Quick Results
Publications

OIG Advisory Opinion 19-05: OIG Permits Purchase of Real Estate from Excluded Individual

Health Law Alert
Share

In a recent advisory opinion, the OIG permitted a federally funded community health center to purchase real estate from an entity owned, in part, by an individual who was excluded from participation in federal health care programs. The advisory opinion, Advisory Opinion 19-05, was issued September 11, 2019. The OIG specifically determined that the purchase of the real estate in this particular instance would not involve the submission of a claim for payment for the provision of items or services for which payment may be made under any federal health care program.

Factual Overview

The requestor is a community health center that owns and operates eight sites and receives federal grant funds through the Health Resources and Services Administration (HRSA) Bureau of Primary Health Care's Health Center Program. Each of the community health center's sites is enrolled in the Medicare program as a Federally Qualified Health Center (FQHC).

Under the proposed arrangement, the community health center would purchase a property, which includes the site of one of its facilities, from an entity that is owned and managed by an excluded individual and his wife. The purchase price would be determined by an independent appraisal. In addition, the community health center would not have any ongoing relationship with the excluded individual. Further, no federal grant funds would be used for the purchase, nor would the purchase be included as part of any claim or request for payment to a federal health care program. The community health center certified that it would not include the real estate purchase as part of any cost report or claim based on costs, and that the purchase would not be included in any federal health care program reimbursement methodology, including any prospective payment system. The real estate purchase would result in the community health center holding sole title to the property.

Legal Analysis

Any entity who arranges or contracts with an excluded individual or entity for the provision of items or services payable under a federal health care program is subject to civil monetary penalty liability. As a result, a provider is barred from obtaining any items or services from an excluded individual that would be included in any claim submitted to or request for payment from a federal health care program. For purposes of this bar, items and services is defined broadly to include items and services listed on an itemized claim, as well as those included in a federal or state health care program reimbursement method or required to be entered on a cost report or other cost-based claim submission.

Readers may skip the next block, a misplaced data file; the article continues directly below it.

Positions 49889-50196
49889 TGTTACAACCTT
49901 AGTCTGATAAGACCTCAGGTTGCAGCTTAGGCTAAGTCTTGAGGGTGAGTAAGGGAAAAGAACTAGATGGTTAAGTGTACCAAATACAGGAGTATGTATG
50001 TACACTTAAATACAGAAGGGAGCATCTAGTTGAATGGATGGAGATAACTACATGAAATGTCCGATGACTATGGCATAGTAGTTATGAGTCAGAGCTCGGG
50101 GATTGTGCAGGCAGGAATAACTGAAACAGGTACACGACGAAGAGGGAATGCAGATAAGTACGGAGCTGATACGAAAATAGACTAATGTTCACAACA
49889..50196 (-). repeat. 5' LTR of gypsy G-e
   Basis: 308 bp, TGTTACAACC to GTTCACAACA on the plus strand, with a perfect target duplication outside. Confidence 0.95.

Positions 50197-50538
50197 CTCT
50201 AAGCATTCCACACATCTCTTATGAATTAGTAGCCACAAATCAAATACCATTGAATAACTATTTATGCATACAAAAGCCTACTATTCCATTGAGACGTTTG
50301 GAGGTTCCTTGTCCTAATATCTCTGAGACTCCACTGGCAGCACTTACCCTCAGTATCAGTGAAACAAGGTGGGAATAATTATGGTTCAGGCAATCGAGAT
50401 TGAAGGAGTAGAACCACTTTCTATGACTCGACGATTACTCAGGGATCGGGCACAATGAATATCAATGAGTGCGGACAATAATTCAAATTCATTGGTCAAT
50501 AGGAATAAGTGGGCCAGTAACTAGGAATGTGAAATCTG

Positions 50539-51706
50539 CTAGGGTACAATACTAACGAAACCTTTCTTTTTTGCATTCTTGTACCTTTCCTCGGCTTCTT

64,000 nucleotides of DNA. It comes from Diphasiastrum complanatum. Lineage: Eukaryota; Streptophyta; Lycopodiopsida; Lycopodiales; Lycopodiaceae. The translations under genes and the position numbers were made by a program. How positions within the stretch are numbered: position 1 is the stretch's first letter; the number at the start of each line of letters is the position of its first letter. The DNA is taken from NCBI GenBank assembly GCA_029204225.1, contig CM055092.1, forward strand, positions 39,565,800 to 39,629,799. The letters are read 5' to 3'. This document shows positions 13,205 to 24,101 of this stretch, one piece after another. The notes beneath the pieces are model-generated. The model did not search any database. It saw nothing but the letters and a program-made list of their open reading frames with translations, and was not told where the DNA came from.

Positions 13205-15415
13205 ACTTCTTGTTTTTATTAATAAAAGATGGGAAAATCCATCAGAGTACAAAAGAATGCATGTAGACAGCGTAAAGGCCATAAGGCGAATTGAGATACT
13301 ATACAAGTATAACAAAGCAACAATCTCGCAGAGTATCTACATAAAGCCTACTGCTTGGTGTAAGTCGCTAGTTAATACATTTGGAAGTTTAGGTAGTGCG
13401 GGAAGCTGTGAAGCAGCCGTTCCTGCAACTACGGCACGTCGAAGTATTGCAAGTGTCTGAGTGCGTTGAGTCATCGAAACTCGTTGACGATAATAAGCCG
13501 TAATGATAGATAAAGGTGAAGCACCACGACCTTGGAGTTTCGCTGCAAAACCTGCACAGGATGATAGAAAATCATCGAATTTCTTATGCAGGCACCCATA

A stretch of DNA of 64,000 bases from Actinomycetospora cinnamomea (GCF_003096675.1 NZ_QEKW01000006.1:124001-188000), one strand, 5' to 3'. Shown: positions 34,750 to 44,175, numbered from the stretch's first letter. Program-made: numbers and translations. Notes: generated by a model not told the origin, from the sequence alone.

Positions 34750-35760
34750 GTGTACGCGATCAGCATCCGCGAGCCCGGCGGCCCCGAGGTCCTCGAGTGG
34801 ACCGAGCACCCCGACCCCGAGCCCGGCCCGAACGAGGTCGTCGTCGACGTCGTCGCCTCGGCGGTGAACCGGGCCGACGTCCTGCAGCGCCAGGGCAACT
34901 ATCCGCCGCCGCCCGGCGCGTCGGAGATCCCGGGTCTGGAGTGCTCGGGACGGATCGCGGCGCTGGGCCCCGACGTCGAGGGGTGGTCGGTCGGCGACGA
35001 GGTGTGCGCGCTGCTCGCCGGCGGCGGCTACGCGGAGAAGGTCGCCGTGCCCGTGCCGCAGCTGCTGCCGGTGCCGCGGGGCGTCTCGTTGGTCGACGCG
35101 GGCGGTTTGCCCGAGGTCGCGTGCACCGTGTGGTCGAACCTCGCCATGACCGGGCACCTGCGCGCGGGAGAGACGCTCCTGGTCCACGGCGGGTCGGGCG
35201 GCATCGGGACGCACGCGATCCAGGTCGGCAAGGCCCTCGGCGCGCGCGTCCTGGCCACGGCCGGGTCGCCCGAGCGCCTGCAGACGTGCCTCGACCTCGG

Analyzing the proposed arrangement, the OIG determined that the transaction would not subject the community health center to sanctions. The OIG noted that the excluded individual was not providing an item or service payable under a federal health care program. The OIG relied on the community health center's certification that no claim or request for payment that included the real estate purchase would be submitted. Specifically, the community health center's certifications that the real estate purchase would not be listed on any claim or request for payment and would not be included in a reimbursement method or included in any cost report or cost-based claim were the primary bases for the OIG's determination.

The OIG also highlighted that no federal grant funds would be used to purchase the property and that there would be no ongoing relationship with the excluded individual to support its conclusion that the proposed arrangement would not represent the provision of items or services paid by a federal health care program.

Advisory Opinion 19-05 is helpful in that it recognizes that the trigger for potential liability is not just the existence of a financial arrangement with an excluded individual, but that financial arrangement must be included as part of a claim that is submitted to a federal health care program. Here the requestor certified that the real estate transaction did not involve federal funds and would not be included on the cost report, such that no claim was or would be submitted in connection with the proposed purchase.

Reviewed by Bill Mathias, 410.862.1067, bmathias@bakerdonelson.com.

Subscribe to
Publications

Related Practice

Related Industry

Email Disclaimer

NOTICE: The mailing of this email is not intended to create, and receipt of it does not constitute an attorney-client relationship. Anything that you send to anyone at our Firm will not be confidential or privileged unless we have agreed to represent you. If you send this email, you confirm that you have read and understand this notice.
Cancel Accept